David Backes puts the Blues on the board first, scoring after just five minutes of play. Although Minnesota avoids a potential shutout with a goal in the second period, St. Louis responds with three fast goals. As both teams take the ice for the final period, the home team is leading 4-1. There are 20 minutes left for the Blues to score their fifth goal and win Blizzards for 20-thousand happy fans.

BOOM. Minnesota scores a quick goal. BOOM — another one, and, all of a sudden, the crowd is caring a bit more about actually maintaining the lead than about receiving a tasty ice cream treat.

Nineteen minutes fly by and neither team has scored. The Blues are still clinging to a one-point lead when Minnesota pulls its goalie out of the game, exposing the net completely.

I know exactly what’s going on because I’ve seen Miracle, and I’m pumped. The Wild, all too aware that they need to score another goal in order to force overtime, are putting their entire manpower into the pursuit of that goal. Yes, that means that the Blues have to defend against one more burly man, but, if the St. Louisans can manage to push the puck towards that empty net, they’ll most likely score a Blizzard — er, goal.

McDonald has the puck by the boards, a few yards to the side of his own goal. He only has a few seconds to work with. As he shovels a pass to center Brad Boyes, the crowd rises to its feet. Boyes has the puck at center ice, and no one is near the goal. The only nearby opponent charges at Boyes, ready to check the man in blue, or dive in front of the puck, or do anything to prevent Boyes from taking the shot.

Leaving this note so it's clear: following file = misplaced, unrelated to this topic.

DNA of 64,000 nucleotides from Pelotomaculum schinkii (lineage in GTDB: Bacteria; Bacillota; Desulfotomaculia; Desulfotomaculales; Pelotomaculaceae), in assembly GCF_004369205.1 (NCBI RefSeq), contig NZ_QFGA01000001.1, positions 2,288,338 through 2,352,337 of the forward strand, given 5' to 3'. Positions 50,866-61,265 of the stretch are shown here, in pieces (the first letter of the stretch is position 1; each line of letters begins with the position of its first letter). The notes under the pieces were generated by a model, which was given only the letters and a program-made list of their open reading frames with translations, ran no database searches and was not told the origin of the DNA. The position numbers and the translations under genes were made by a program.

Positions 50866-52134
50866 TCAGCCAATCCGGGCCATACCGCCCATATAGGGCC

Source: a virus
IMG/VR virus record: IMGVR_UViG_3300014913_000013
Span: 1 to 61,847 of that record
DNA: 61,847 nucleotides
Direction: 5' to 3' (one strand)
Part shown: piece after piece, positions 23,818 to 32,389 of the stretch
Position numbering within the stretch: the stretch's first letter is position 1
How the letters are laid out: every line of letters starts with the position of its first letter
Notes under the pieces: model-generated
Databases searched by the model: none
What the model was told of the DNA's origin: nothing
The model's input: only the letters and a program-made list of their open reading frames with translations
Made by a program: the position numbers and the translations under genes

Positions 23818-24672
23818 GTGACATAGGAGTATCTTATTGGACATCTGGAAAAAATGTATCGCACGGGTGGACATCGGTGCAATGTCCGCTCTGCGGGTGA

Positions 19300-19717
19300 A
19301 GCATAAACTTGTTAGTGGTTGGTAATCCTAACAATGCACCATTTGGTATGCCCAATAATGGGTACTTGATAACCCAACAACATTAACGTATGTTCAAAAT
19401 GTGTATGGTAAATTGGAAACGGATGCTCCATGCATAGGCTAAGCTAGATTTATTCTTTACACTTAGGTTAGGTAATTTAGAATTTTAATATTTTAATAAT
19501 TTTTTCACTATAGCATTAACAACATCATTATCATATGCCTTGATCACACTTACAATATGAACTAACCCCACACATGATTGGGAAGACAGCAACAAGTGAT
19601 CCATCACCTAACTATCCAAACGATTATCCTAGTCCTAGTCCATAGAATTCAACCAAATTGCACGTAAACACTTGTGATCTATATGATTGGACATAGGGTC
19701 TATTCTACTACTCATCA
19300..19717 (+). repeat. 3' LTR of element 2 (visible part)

Boyes flicks a shot at the empty net just before the defender reaches him. The puck has a long way to travel, but nothing is in its path. It glides across the ice and goes right into the net, like a basketball swishing into the hoop.

The goal horn sounds and the crowd goes wild. I’m high-fiving everyone — Tony, our friends, and the drunk guys behind us. We’re all united in that one moment of pure adrenaline and celebration. The home team has scored, and it’s time to celebrate.

Needless to say, the Blues held onto their lead and won the game. I picked up my Blizzard coupon and redeemed it with my buddies that very night. The whole experience was, without a doubt, one of the most memorable I’ve ever had at a sporting event.

Professional sports games are costly and require a fair amount of pregame planning, but these elite athletes aren’t the only ones we follow. As Amherst students, we’re privileged to have direct ties to two of the best hockey teams in the country. And, in case you didn’t already know, the Olympics are underway. I encourage you to check out all the events, including hockey, this week. There might be a miracle, there might be an undefended goal, and you can always celebrate a gold medal with a Blizzard at Dairy Queen.

Issue 15, Submitted 2010-02-24 15:26:38